Critiques Wanted

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mbroberg

IAP Activities Manager, Emeritus
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At the MPG we had a presentation that included photography. I have tried to incorporate some of the ideas that were presented into these photos. The pen is pretty straight forward. A PSI Dragon Kit adorned with one of Tina Wisson's Polymer Clay Blanks. I really didn't have to do anything but put it together, so the beauty of the pen belongs to Tina, What do you all think of the overall quality of the photos? Composition and Clarity?

Thanks
 

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Buckmark13

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Aug 14, 2018
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The photography itself is fantastic. The dragon in the background takes so much away from the subject you're trying to show off. Which by the way, looks fantastic as well!
 

magpens

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Mike, as mentioned above in Post #2, there is too much competition from the background ... you need to use a plain background, preferrably whitish, IMO.
The quality of the pics is excellent. Good exposure, in most pictures. Good depth of field. There is a tiny bit of fuzziness in some ... but that's probably due to digitization and/or editing (cropping, sizing, etc.)
 

edicehouse

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Suffolk, VA
I would say for the person that is not a pen person, that would be a great draw in.

But as many pictures of pens we all look at, I think the picture in the background of the dragon, devalues the look at such an amazing pen.

However other than a couple of the zoomed/cropped photos, the clarity is very good.

Without a doubt, you do that pen on a standard background or the knight kneeling pen stand 100000 out of 10.


I am jealous anyway of how good the photos are anyways!
 

mmayo

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The lighting and composition is great. Without the dragon and with some other interesting support would work with your setup.
 

Sylvanite

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Hillsborough, North Carolina, USA.
Mike,
Good for you! Wanting to take better pictures is the most important step to improving. Here are some of my impressions.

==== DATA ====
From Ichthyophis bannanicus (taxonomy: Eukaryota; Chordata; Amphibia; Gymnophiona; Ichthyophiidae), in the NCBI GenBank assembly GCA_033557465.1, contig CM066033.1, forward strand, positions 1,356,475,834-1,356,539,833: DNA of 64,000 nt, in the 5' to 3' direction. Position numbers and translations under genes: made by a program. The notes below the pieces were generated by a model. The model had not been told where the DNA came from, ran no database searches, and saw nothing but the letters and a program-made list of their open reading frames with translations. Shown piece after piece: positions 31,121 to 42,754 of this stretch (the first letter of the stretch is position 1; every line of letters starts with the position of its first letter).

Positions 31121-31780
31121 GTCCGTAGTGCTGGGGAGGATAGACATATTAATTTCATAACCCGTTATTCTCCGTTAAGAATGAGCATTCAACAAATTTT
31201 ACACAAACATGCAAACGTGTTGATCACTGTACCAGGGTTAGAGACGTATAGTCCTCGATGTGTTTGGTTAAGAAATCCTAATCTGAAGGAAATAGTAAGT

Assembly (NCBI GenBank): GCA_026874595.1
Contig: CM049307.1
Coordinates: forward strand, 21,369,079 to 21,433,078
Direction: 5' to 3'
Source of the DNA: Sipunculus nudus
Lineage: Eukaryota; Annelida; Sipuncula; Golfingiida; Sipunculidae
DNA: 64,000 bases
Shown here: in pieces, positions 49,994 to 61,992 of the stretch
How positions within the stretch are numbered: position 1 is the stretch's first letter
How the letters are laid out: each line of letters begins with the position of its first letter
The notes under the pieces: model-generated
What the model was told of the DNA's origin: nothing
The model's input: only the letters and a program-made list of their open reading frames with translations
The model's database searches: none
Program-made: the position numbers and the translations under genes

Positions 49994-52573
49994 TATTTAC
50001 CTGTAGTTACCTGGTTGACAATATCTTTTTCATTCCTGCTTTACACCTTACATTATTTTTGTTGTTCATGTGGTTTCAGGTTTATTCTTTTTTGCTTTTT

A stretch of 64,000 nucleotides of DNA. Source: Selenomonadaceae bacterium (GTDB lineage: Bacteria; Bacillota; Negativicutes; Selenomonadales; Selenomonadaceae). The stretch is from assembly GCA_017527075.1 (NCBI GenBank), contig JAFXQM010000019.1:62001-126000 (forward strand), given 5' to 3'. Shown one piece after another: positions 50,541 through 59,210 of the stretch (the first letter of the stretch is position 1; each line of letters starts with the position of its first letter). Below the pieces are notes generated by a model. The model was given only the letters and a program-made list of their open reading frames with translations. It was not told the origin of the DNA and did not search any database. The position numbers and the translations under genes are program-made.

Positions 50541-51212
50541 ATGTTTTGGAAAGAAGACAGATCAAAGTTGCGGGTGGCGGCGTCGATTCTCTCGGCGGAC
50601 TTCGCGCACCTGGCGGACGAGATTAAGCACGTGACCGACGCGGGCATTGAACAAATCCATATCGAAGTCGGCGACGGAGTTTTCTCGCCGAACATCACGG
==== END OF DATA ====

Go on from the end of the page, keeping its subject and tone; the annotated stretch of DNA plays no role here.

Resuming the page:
Don't save your photos in GIF format. GIF files only support up to 256 simultaneous colors, which isn't enough to accurately render color photographs. Save your pictures in JPG (jpeg) format instead. It supports over 16 million simultaneous colors which will yield much better photos. Your images definitely suffer from insufficient color depth.

After that, your background (as others have noted) is your worst enemy. It's visually distracting, and some of your photos are focused on it rather than on the pen.

Generally, though, your lighting is pretty good (much better than most).

If it were me, I might photograph from a little farther away for a more natural looking (to me) perspective, but that's just my personal preference. I'd also crop most of them a little tighter.

All said and done, your pictures are above average and will undoubtedly get even better.

I hope that helps,
Eric
 

moke

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Cedar Rapids, Iowa
As mentioned the work is very good! And also as mentioned the subject competes with the background for attention. I had an instructor at the Photography institute I attended say the best way to judge a photos composition is to squint your eyes and see what stands out the most. If it is your subject, you have done a good job. Likewise, and I may step on some toes here and I don't mean to, the photos taken on mirrors really compete with the main subject for attention. This was popular in commercial photography briefly in the 80's. Plus we used a first side mirror, not a conventional mirror that gives a secondary ghost image. But this fad quickly faded, as art directors hated it.

To take your image over the top, try an accent light from another direction. Either from above or one side...just one side, above is probably the most popular. I should add it should come also from at least 45 degrees behind the subject. In portraiture it is often called a "garlic" light. Because just like garlic in cooking, you don't want too much. This will add roundness or "depth" to the photo. (Particularly a round form like a pen) Feel free to PM me if you want, and we could talk via phone and I can walk you through it. It's easy, really. I will be gone all weekend though. Not to criticize, but now you have what we call flat lighting. Flat lighting is sometimes requested by clients, because it just shows the product very evenly. But if you set it beside an image with a little form lighting, it looks boring, or static as the art folks call it.